5th District Candidates on the Issues: Part Three - The Affordable Healthcare Act

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With Election Day less than a week away, we're bringing you a three-part series looking at what the 5th District candidates for United States Congress say they would do on a variety of issues.

In the first installment of our "On The Issues" series, NBC29's Nora Neus asked candidates Jane Dittmar (D) and Tom Garrett (R) about their positions on the economy. The topic of the second part of our series was on national security.  

Now, in this final segment, both candidates discuss the Affordable Care Act (ACA). The candidates have discussed the ACA in almost every debate and are running campaign advertisements centered on the issue. 

Garrett’s dislike of the Affordable Care Act is no secret: 

“It has to be repealed! It absolutely, positively, have to repeal it,” he said. “We’ve taken premiums, we’ve driven them up where it’s routine that a family of four might pay $1200, $1,500 a month.”

Instead of the ACA, he supports Health Savings Accounts which allow people to save tax-free money for healthcare expenses, and then spend it on other things once they reach a certain savings level.

“The Affordable Care Act has literally been so unaffordable that members of the Affordable Care Act, who are paying the full premiums with the raised deductibles, could have a health savings account instead with greater services where they had control over their own health care.”

Democrat Jane Dittmar agrees that the Affordable Care Act needs work:

“I’d like to also understand the competitive disadvantage that some of the insurance providers are experiencing and causing them to pull out completely from markets. So we want to look at all those things.  And we want to do it sooner than later or else I think the Affordable Care Act will collapse on itself.”

But Dittmar advocates a piecemeal approach to fixing problems, rather than repealing the entire law:

“It hasn’t been worked on at all and that’s why we are where we are today.  If we can save the benefits and work on the challenges, we really will have a health care system in this country to be proud of.”

Dittmar underlines what the ACA has done right:

“It’s worth mentioning what we’ve gained. Right now we have over 20 million people that are insured that weren’t. Right now we have students, who used to have to get off their parents plans, now can stay on until 26 if they need to.”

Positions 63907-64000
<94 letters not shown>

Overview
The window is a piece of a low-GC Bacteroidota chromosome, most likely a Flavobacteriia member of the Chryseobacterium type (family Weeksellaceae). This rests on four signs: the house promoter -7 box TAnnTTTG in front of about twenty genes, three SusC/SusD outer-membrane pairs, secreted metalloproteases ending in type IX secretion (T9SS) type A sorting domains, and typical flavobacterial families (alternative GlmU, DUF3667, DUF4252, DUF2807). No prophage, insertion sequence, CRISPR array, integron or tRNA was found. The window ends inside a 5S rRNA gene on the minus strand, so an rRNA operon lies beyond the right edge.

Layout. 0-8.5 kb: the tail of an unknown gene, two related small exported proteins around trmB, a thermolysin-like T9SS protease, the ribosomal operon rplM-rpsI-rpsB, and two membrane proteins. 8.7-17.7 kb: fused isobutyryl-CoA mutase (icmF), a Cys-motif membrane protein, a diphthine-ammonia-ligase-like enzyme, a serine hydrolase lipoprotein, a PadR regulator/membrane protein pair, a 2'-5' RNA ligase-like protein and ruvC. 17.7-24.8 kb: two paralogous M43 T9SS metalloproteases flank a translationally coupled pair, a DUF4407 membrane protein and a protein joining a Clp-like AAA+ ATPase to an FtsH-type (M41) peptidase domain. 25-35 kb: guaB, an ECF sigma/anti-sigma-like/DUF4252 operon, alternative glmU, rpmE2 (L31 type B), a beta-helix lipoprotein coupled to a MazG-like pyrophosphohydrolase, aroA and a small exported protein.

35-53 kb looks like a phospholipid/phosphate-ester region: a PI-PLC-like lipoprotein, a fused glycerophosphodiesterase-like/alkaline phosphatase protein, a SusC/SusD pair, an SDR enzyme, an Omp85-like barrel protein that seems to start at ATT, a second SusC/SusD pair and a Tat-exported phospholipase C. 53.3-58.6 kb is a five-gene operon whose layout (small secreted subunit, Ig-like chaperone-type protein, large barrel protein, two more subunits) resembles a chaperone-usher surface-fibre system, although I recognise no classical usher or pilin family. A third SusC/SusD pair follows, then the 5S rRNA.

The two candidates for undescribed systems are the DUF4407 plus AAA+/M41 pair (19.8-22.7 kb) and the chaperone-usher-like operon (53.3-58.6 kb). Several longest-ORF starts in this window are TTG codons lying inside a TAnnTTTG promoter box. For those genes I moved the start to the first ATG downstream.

This last point is an area of agreement for the candidates. Garrett states:

“There are good provisions, OK? Extended coverage for young people that makes some sense, portability across state lines makes some sense, pre-existing conditions makes some sense.”

Despite that common ground, Dittmar and Garrett hold divergent positions on one provision of the Affordable Care Act: Medicaid expansion. Virginia chose not to accept federal dollars to expand Medicaid after the Supreme Court ruled in 2012 that the decision was optional on a state-by-state basis.

Dittmar points to the so-called “donut hole” gap in coverage that the decision created, leaving thousands of Virginians without access to either Medicaid or ACA marketplace coverage:

“It’s just amazing to me that we’d do that to people.”

Garrett has long opposed Medicaid expansion in Virginia. In a 2014 op-ed in the Richmond Times Dispatch, Garrett called Medicaid expansion crazy. When asked if he still thinks that, he stated:

“Absolutely! Absolutely. In one year we uncovered over $1 billion in Medicaid fraud in Virginia. It’s like throwing people into a sinking lifeboat to suggest that more money’s gonna solve this problem.”

If you missed the previous installments of this series, you can find them here: 5th District Candidates on the Issues: Part One - The Economy and 5th District Candidates on the Issues: Part Two - National Security.